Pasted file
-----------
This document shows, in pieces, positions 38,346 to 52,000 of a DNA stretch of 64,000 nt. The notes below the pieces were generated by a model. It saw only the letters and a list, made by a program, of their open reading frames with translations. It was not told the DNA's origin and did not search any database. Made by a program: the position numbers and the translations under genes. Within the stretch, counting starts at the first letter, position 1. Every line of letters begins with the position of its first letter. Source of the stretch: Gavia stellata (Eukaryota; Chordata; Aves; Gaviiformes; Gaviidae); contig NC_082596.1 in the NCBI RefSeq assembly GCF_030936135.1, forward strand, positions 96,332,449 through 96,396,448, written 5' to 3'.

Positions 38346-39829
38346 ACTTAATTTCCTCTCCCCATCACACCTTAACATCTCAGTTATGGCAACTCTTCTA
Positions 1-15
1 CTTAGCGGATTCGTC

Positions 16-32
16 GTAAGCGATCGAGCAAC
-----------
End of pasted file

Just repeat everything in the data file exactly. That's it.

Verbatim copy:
This document shows, in pieces, positions 38,346 to 52,000 of a DNA stretch of 64,000 nt. The notes below the pieces were generated by a model. It saw only the letters and a list, made by a program, of their open reading frames with translations. It was not told the DNA's origin and did not search any database. Made by a program: the position numbers and the translations under genes. Within the stretch, counting starts at the first letter, position 1. Every line of letters begins with the position of its first letter. Source of the stretch: Gavia stellata (Eukaryota; Chordata; Aves; Gaviiformes; Gaviidae); contig NC_082596.1 in the NCBI RefSeq assembly GCF_030936135.1, forward strand, positions 96,332,449 through 96,396,448, written 5' to 3'.

Positions 38346-39829
38346 ACTTAATTTCCTCTCCCCATCACACCTTAACATCTCAGTTATGGCAACTCTTCTA
Positions 1-15
1 CTTAGCGGATTCGTC

Positions 16-32
16 GTAAGCGATCGAGCAAC